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di On G R AT ITU D E. A S ingratitude is one of the blackest and most odious A crimes, that human frailty is subject to, so on the reverse, gratitude is incomparably the most amiable of all the virtues. She is the very first excellence we are capable of; she is the perfection of childhood she takes her rise from the low foundation of artless innocence and simplicity, and yet reaches by degrees to the heaven of heavens. She is the most natural, and consequently the most easy and obvious of all our duties. Her incense, tho' the most refined imaginable, is the most attainable and the readiest at hand; for it is that of acknowledgment, praise, and thanksgiving. - In a word, she is an ornament to angels, being herself one of the brightest of them : she is the quintessence of goodness, and the delight of Numb. I Vol. II.
the Almighty. On this subject (for it is a glorious one) we could dwell to the end of time. It is absolutely inexhaustible, every object in nature putting a generous man in mind of her ; in finc, her excellencies, like blossoms on an old fruit-tree, make her appear graceful for her novelty, at the same time that she is venerable for her antiquity.
But least we should be thought to give only a description of this virtue, and worhip her solely in theory, we will endeavour to reduce her to practice, by returning the thanks of all the gentlemen and scholars concerned in this work to the publick, for their candid reception and ingenuous approbation of it.- Generosity, tho' in her own nature ihe is continually exhausting her store, yet in her consequences she pays herself again; and the indulgence we have received from a great deal of OLD ENGLISH GOOD-NATURE will enable us to go on with more spirit, and to make our work more useful, more beautiful, and more universal.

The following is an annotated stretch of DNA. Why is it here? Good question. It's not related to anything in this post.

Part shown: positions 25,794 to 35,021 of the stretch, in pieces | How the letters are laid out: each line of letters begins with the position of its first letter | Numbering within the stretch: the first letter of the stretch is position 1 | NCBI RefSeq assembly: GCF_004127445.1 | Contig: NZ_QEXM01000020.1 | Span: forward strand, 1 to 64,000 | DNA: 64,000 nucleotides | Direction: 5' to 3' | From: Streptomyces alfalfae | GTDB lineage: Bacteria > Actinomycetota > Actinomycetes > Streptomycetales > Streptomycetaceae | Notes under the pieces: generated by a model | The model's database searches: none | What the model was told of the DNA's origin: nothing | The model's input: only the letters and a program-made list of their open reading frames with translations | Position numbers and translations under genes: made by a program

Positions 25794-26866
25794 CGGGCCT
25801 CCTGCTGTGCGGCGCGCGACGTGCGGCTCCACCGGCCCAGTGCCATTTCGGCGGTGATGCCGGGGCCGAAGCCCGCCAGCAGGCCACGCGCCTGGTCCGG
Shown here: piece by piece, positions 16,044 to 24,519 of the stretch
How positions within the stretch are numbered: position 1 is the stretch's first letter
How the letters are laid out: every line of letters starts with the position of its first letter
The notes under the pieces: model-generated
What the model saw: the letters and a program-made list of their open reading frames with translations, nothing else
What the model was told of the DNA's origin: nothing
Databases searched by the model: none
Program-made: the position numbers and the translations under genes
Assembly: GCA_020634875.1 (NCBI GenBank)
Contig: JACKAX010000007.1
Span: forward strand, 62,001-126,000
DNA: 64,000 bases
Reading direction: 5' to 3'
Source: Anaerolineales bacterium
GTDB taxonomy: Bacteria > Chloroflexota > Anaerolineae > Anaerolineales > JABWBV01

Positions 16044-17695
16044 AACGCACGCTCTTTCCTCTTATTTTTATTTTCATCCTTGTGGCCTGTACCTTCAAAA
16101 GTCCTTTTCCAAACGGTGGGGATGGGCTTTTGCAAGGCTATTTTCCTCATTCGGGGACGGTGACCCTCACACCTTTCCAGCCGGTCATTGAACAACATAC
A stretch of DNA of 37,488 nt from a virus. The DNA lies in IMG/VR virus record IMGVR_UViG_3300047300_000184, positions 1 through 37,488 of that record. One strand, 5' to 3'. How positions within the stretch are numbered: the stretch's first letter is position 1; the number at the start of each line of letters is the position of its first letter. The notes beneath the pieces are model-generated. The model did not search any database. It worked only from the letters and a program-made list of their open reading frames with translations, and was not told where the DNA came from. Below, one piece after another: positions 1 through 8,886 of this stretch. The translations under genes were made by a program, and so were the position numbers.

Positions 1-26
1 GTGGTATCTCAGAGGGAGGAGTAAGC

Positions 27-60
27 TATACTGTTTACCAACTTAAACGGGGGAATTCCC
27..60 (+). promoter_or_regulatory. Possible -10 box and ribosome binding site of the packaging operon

But whatever additions we shall make, the publick may be assured, they will consist of originals only, unless we are deceiv'd by our correspondents, for we pretend not to infallibility.
In truth we are very little inclined to pilfer from the productions of our contemporaries, especially from the patchwork, pye-ball’d, party-colour'd contents of the monthly pamphlets : we want not to win any vests from these naked Piets. Let them go on in peace, ransacking the Compleat Şervant Maid, the Cook's Guide, the Nut-Cracker, Joe MILLER's Fests, and the Academy of Compliments. Much good may do them with the poetry of Pancras church-yard, with the Latin taken from apothecary's jars, and the morality of dials. Let them (as my Lady WISHFORT says) drive a trade, let the poor devils drive a trade. There is one gentleman indeed from whom we should be proud to borrow, if our plan forbad it not; and, since the text is GRATITUDE, we beg leave to return our acknowledgınents to him for the noble and rational entertainments he has given us, we mean
the admirable author of the RAMBLER, a work that exceeds any thing of the kind ever published in this kingdom, some of the SPECTATORS excepted--if indeed they may be excepted. We own ourselves unequal to the task of commending such a work up to its merits---where the diction is the most high-wrought imaginable, and yet, like the brilliancy of a diamond, exceeding perspicuous in its richness—where the sentiments ennoble the style, and the style familiarizes the sentiments-where every thing is easy and natural, yet every thing is masterly and strong. May the publick favours crown his merits, and may not the English, under the auspicious reign of GEORGE the second, neglect a man, who, had he lived in the first century, would have been one of the greatest favourites of AUGUSTUS.
On the REALITY OF RELIGIO N.
* S the intention of the preceding letters was to point out [ the usefulness, in these I shall endeavour to evince the reality, of religion, or that it is no imaginary notion, but founded on the nature of things and resulting from it.